Listed in: Anthropology and Sociology, as SOCI-40
Jan E. Dizard (Section 01)
This course rests on two premises. The first is that the non-human world--"nature"--exerts a profound influence on the social arrangements of humans. The second premise is that humans not only modify nature to suit their needs but also construct nature ideologically. We will explore the ways in which nature has been manipulated, both physically and symbolically, and the consequences these manipulations have had both for nature and for humans. We will pay particular attention to the shifts over the past century and a half in the ways Americans have regarded the natural world, tracing the emergence of the conservation movement of the late nineteenth century and how it slowly got transformed into the contemporary environmental movement.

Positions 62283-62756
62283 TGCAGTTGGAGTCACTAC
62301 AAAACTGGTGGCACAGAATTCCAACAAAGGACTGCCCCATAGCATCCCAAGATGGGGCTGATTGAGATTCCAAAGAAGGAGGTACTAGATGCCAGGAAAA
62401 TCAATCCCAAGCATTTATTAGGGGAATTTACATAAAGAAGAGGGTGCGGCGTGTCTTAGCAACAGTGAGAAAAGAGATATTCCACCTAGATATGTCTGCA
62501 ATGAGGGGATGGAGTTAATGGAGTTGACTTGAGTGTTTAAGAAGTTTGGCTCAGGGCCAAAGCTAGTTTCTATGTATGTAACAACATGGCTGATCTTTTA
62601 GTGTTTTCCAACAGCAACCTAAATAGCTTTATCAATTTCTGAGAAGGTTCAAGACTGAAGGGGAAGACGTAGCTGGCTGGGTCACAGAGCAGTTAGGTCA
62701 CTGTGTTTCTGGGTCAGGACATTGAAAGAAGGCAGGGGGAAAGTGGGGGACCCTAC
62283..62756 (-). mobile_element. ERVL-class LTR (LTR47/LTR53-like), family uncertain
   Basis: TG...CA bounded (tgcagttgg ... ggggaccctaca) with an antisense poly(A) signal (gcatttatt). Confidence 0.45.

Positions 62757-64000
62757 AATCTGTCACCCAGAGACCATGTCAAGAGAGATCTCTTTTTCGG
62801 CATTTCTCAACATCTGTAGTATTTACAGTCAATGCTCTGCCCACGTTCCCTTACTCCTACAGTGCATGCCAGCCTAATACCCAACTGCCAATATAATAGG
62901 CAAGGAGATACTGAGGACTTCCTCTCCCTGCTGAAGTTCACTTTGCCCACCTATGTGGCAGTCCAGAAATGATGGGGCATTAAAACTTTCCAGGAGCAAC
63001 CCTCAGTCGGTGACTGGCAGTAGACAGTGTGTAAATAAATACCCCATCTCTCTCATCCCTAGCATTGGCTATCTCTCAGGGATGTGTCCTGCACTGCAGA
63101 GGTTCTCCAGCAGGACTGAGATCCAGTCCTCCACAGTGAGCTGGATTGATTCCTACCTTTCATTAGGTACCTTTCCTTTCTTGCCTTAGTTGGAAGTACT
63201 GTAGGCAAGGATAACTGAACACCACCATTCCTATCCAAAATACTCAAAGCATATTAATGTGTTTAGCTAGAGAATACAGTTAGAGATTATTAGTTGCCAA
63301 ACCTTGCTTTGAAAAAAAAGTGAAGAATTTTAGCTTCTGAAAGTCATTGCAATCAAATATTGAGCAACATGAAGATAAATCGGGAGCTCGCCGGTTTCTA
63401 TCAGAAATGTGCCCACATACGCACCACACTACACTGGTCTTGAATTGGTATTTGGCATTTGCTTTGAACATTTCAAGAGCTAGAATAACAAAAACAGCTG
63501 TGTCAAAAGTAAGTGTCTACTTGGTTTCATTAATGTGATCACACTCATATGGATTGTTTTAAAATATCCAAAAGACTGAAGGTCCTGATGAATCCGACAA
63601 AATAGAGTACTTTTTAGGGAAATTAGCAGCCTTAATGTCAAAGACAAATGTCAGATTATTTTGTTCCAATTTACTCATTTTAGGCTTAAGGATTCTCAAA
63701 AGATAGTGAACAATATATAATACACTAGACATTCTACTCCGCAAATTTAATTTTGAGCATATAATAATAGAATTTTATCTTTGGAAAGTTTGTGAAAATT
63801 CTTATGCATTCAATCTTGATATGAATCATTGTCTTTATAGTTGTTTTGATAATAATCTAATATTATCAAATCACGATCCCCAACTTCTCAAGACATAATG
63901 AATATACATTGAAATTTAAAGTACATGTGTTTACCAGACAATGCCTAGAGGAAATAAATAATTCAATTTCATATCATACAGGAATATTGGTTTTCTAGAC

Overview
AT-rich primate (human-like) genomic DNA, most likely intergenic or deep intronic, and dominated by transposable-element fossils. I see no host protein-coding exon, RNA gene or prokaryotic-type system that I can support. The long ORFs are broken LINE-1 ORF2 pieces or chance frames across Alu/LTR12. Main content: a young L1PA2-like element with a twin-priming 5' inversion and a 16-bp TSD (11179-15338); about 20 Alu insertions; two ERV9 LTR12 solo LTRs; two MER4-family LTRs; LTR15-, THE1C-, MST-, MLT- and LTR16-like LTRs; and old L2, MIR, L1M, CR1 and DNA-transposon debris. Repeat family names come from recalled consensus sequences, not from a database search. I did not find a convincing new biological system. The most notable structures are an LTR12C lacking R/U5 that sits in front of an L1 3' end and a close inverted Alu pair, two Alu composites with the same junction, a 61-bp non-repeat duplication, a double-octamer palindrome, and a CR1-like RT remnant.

Requisite: Anthropology/Sociology 10, Enivironmental Studies 12 or consent of the instructor. Not open to first year students. Limited to 30 students. Spring semester. Professor Dizard.
If Overenrolled: Preference will be given to Anthro/Soc and ENST majors; then to seniors; and so on down the "pecking order."